At a recent 2012 CleanMed Europe Conference, a research study was showcased revealing that increased global demand for more sustainable health care is driving the creation of “greener” products and purchasing guidelines among health care institutions. It’s one of several key findings from a new white paper, commissioned by Johnson & Johnson, that was unveiled to more than 400 hospital procurement officials and health care industry leaders from more than 15 countries. The white paper can be accessed at www.earthwards.com.
Johnson & Johnson commissioned interviews with health care experts and thought leaders to produce the white paper, The Growing Importance of More Sustainable Products in the Global Health Care Industry, to further probe the findings from its research conducted earlier this year. That global research offered some eye-opening statistics:
• More than half (54 percent) of hospitals say green attributes are very important in their purchasing decisions;
• The majority (85 percent) of hospitals rate being free of heavy metals and latex, end-of-life solutions and energy efficiency as important attributes;
• More than one-third (35 percent) of hospitals switched suppliers due to additional green/ sustainable product offerings; and,
• Not surprisingly, 40 percent of hospitals expect their future RFPs to include questions/criteria regarding green attributes of products.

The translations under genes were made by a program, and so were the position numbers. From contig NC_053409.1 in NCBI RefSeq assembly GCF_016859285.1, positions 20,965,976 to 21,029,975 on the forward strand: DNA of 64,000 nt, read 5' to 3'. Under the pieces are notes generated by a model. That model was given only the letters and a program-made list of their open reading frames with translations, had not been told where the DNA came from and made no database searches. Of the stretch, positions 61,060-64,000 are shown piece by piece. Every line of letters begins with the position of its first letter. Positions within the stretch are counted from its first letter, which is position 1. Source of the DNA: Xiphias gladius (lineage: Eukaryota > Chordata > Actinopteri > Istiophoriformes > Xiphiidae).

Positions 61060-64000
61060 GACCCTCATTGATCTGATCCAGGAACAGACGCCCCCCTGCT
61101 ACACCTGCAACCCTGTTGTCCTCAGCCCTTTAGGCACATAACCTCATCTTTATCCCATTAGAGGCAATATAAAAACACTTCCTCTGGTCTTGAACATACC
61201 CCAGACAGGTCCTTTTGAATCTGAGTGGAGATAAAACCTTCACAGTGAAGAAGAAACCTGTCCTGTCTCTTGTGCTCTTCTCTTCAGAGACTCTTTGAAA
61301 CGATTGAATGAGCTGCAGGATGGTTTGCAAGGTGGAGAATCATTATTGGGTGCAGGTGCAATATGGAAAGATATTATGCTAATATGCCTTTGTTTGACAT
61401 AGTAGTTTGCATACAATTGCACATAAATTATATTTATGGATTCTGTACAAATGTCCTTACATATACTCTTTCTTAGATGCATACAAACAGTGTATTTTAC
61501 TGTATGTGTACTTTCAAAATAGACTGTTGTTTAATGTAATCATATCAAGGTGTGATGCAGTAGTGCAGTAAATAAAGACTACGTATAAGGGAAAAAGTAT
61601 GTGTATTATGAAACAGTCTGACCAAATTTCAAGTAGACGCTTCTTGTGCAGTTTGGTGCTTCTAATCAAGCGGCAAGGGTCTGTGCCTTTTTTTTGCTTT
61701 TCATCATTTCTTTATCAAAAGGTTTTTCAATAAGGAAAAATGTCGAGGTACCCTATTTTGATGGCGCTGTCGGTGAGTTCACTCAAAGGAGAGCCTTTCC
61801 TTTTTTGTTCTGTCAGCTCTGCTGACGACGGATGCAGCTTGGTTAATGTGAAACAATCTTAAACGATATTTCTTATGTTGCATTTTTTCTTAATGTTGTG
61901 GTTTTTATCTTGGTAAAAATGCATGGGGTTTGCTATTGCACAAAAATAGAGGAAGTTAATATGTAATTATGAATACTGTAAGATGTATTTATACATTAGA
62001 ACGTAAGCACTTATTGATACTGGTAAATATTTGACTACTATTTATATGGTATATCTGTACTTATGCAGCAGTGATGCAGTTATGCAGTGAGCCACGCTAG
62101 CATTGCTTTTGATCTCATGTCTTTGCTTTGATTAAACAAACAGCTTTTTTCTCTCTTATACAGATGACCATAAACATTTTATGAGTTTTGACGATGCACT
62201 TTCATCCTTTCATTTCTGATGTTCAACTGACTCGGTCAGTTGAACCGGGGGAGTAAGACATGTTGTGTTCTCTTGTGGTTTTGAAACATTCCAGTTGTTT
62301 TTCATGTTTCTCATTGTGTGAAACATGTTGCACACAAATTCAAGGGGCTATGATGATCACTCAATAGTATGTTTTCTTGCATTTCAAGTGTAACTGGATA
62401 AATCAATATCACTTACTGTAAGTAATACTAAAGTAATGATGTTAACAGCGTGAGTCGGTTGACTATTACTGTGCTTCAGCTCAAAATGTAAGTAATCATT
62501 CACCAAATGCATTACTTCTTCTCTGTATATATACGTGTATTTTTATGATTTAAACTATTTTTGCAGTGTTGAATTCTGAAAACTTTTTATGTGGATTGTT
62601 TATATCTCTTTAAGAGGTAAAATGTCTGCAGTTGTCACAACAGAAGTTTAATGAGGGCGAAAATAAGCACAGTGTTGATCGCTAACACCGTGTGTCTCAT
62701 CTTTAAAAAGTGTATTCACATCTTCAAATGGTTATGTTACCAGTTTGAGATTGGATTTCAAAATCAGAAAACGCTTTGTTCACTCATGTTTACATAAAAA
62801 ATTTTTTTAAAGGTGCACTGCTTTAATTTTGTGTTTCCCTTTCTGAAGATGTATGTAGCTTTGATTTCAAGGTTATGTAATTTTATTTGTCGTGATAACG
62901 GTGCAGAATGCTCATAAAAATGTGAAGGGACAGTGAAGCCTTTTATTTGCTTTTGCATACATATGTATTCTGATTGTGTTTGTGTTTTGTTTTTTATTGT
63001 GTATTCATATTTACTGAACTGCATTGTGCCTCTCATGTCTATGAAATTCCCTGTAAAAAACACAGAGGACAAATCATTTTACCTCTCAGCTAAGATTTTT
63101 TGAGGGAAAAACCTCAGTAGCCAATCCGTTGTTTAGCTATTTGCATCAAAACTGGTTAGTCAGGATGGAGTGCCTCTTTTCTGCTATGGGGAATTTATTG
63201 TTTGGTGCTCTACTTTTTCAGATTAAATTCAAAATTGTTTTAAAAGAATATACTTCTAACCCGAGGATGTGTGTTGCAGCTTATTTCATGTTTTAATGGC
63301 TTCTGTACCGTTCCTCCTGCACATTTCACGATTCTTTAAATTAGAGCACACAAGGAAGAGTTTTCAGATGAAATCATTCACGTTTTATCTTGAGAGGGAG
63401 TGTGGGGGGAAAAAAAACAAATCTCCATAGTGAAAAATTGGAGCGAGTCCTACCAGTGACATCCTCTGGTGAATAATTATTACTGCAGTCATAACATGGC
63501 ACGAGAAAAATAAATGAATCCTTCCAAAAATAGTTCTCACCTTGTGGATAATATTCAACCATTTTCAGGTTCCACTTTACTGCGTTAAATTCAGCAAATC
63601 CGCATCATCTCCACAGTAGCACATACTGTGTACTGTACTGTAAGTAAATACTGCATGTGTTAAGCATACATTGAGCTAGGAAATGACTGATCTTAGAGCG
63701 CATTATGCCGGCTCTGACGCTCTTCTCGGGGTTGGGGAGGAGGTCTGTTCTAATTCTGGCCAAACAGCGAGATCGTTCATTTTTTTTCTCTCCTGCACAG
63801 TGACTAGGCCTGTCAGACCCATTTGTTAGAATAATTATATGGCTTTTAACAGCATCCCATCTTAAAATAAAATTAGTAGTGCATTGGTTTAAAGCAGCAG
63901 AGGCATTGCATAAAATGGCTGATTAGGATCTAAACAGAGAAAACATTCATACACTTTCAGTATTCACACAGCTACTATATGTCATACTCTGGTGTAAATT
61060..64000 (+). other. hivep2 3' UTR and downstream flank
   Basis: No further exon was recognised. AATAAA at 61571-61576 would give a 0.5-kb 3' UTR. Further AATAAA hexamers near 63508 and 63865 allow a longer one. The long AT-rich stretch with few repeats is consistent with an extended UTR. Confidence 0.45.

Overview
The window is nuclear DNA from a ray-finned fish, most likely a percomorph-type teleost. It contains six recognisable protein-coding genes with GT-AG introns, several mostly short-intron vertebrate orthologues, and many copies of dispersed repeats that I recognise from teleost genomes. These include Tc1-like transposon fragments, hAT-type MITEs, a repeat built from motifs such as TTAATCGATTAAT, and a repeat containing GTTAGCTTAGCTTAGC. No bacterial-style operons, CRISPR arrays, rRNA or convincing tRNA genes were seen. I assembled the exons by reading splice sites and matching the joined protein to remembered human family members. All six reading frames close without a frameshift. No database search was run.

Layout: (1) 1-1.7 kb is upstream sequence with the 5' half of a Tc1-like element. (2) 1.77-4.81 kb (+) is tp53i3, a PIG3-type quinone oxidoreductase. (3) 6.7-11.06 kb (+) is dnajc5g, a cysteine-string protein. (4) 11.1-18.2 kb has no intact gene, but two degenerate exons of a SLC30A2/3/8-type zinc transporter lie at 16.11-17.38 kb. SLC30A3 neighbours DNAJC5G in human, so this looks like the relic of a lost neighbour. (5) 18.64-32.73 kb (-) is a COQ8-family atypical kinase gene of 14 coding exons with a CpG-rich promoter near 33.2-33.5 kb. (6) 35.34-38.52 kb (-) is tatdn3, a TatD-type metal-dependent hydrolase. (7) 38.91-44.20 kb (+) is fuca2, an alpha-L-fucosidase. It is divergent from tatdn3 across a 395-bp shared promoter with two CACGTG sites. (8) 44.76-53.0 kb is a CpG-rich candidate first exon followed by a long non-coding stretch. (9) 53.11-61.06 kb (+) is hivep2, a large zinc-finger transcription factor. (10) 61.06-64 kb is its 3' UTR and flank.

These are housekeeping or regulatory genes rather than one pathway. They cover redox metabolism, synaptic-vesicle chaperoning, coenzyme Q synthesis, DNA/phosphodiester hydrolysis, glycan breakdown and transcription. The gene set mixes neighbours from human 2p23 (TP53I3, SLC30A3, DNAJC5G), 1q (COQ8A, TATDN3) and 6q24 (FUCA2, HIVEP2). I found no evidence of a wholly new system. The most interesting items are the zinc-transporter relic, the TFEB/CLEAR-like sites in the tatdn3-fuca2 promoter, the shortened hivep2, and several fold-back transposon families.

These data also reflect the surging interest in guidelines to inform “greener” purchasing decisions. According to expert interviews, health care leaders such as Kaiser Permanente have created sustainability scorecards which require suppliers to provide environmental information about products. Other institutions have adopted Environmentally Preferred Purchasing (EPP) programs to achieve similar goals.
Accordingly, more than 90 percent of research respondents that have an EPP program feel it is important in driving purchasing decisions. Also, those most interested in purchasing more sustainable health care products are purchasing and materials managers (42 percent) followed by C-suite executives (21 percent).
Indeed, experts cited the proliferation of sustainability in nearly all aspects of health care purchasing. According to Practice Greenhealth , a U.S.-based not-for-profit that encourages environmental best practices in health care, emerging areas for sustainable purchasing include energy-efficiency and sustainable energy, waste reduction (particularly packaging and styrofoam), elimination of halogenated flame retardants and other toxic chemicals and sourcing local, healthier food.
Experts also noted that “greener” decision making will be balanced with a strong focus on the mission of treating patients and caring for their well-being and safety. Accordingly, Amerinet, HealthTrust, MedAssets, Novation and Premier, the five largest GPOs that secure a combined $135 billion in medical products each year, recently announced their endorsement of a standardized list of questions suppliers will need to answer regarding the impact their products have on human health and the environment.